Household activity accounts for a large part of the total carbon emissions produced in Canada. A household’s ‘carbon footprint’ can be measured according to the greenhouse gas emissions produced from home energy, water, transportation, waste generated, and foods consumed.
The main objectives of this research were:
- to assemble data regarding the starting points and potential reductions in carbon footprints among residents of several Ottawa neighbourhoods; and
- to examine the potential for a community-based social marketing (CBSM) approach to reduce household carbon footprints in these neighbourhoods.
An established carbon footprint calculator was used to measure study participants’ footprints at the start and end of a one year period. With help from community group leaders in each of the study neighbourhoods, 50 participating households were provided over the year with information and incentives to reduce their footprints through email tips, community forums, and access to local reduction initiatives.
Footprint values were calculated from four components: a ‘Home’ component (heating energy, electricity, and household waste), a ‘Personal Travel’ component (air travel, vehicle and public transit use), a ‘Food’ component, and a ‘Work’ component (travel and paper use during a participant’s work day). In most cases the Work component was excluded from the analyses in order to focus on household environmental impacts.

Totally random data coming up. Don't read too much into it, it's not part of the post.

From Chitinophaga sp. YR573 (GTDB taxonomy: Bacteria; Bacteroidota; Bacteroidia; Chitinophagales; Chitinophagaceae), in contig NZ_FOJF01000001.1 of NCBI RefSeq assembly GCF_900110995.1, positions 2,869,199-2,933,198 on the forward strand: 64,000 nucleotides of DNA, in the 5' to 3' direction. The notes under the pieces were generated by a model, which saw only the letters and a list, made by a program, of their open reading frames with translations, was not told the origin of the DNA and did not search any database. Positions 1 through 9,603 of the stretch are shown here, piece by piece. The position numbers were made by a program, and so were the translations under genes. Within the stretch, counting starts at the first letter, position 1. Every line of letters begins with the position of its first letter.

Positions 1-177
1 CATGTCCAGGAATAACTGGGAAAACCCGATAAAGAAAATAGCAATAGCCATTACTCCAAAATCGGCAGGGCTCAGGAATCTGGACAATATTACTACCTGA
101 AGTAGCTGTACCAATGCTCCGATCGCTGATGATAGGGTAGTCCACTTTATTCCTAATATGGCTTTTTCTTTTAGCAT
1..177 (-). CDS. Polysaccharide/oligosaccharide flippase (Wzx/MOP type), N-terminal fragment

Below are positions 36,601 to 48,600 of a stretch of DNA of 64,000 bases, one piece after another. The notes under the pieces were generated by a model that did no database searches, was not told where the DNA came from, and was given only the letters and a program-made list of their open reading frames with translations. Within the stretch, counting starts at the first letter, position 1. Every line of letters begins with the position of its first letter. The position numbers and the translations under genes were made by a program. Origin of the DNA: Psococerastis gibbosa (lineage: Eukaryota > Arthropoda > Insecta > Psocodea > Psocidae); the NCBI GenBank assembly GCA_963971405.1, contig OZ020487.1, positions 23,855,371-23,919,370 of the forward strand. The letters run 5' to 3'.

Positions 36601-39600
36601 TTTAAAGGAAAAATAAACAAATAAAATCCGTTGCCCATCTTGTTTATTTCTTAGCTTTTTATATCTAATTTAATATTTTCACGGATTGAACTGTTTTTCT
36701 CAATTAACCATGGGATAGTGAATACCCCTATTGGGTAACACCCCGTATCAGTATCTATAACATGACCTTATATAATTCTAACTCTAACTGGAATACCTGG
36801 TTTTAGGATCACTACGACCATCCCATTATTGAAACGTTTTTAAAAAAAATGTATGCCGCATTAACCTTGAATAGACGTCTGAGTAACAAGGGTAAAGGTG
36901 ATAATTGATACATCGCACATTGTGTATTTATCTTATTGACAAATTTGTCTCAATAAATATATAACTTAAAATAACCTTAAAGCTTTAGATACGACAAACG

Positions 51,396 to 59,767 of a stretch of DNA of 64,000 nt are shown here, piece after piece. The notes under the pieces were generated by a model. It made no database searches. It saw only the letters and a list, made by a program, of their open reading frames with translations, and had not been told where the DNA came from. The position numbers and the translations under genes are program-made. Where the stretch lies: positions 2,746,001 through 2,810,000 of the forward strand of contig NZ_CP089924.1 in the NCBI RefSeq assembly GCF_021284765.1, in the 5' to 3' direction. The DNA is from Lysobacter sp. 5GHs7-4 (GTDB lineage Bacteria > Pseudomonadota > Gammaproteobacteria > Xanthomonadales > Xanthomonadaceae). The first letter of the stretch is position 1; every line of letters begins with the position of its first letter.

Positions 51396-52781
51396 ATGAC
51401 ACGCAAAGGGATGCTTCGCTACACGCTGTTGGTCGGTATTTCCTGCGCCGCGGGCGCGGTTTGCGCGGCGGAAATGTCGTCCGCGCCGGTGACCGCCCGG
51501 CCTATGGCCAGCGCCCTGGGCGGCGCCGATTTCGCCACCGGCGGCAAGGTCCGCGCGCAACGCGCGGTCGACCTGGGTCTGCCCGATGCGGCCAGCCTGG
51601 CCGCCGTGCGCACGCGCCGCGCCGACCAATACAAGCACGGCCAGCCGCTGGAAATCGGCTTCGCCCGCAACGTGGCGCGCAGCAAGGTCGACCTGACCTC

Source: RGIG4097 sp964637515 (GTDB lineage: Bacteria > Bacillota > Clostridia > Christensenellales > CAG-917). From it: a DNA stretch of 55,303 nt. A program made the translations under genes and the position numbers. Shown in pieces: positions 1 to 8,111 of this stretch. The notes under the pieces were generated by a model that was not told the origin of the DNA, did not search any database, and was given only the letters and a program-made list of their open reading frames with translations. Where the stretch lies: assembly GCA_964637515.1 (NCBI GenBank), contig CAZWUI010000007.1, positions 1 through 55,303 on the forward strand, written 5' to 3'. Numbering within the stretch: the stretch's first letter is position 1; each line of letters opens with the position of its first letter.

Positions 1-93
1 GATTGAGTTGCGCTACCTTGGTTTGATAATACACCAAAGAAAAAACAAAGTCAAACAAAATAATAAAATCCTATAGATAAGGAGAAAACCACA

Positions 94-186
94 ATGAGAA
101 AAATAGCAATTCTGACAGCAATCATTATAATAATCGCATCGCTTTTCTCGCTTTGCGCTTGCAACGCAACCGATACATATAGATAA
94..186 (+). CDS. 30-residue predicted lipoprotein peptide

Among footprint components, in almost all categories the average footprint value among participants decreased over the monitoring period. The most pronounced reduction occurred in the heating category (23%). Air travel was the only component that gained in value over the previous year (80%), which offset significant emissions decreases made in other component categories.
Many of the household reduction tips (e.g. recycling and reducing water use on lawns) had already been undertaken by residents prior to their participation in the study. The tips most commonly implemented during the monitoring year were often simple measures such as eating less meat, adjusting thermostats, and replacing furnace filters. The most common factors preventing the implementation of tips were cost and the time involved in carrying out these measures.
The majority of participants who completed the study reacted favourably, if in a somewhat tempered manner, to the community-based social marketing process. The most effective incentives for study participation were environmental benefits, increased knowledge of environmental issues, and reduced utility bills. The potential for friendly competition with other households and neighbourhoods, as well as the ability to contribute to neighbourhood goals were not as significant in motivating participants.